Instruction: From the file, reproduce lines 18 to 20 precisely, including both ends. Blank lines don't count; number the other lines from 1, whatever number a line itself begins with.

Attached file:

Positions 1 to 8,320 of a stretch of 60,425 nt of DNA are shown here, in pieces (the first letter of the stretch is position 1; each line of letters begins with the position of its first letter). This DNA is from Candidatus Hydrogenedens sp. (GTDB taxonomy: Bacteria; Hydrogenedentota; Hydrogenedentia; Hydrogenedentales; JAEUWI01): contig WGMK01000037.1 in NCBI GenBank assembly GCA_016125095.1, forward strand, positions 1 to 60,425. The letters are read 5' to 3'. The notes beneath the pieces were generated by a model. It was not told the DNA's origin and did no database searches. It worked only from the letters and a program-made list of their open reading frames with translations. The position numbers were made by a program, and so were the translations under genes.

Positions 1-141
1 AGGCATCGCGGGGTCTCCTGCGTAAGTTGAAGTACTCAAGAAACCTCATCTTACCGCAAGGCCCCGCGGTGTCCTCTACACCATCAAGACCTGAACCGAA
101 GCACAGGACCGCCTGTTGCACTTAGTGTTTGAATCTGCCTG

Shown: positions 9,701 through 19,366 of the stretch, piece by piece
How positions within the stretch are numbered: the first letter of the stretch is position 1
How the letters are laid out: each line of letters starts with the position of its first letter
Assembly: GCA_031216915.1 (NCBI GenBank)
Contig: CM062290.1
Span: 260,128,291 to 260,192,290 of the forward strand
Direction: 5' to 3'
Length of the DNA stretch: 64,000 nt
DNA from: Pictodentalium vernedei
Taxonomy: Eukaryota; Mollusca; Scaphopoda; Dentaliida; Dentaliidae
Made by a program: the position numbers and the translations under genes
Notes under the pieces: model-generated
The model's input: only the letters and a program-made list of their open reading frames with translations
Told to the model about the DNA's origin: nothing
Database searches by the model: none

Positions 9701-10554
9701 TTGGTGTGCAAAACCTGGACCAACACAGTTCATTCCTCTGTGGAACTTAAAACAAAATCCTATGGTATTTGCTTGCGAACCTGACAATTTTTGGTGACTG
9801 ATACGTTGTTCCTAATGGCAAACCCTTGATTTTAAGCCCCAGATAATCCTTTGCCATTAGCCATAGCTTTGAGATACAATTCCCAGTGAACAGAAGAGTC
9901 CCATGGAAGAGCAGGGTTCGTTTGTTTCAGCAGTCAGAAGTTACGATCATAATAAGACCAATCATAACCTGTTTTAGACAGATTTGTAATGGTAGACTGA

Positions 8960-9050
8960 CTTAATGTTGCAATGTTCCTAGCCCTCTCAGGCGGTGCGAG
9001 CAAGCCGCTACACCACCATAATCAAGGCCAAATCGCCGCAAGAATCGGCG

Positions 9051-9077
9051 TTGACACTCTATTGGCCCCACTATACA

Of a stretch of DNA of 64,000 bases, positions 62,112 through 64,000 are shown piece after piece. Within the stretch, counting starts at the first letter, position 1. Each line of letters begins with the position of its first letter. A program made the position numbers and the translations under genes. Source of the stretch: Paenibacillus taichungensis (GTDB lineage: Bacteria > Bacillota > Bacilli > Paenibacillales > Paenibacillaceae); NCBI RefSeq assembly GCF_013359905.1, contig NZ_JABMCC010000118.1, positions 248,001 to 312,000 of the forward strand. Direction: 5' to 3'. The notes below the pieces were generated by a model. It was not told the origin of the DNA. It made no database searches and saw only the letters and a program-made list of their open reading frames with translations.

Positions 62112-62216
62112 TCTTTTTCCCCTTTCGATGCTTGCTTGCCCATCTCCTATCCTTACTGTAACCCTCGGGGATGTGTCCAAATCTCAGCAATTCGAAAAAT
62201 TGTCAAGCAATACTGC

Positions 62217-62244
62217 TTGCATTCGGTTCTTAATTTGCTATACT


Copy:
Told to the model about the DNA's origin: nothing
Database searches by the model: none

Positions 9701-10554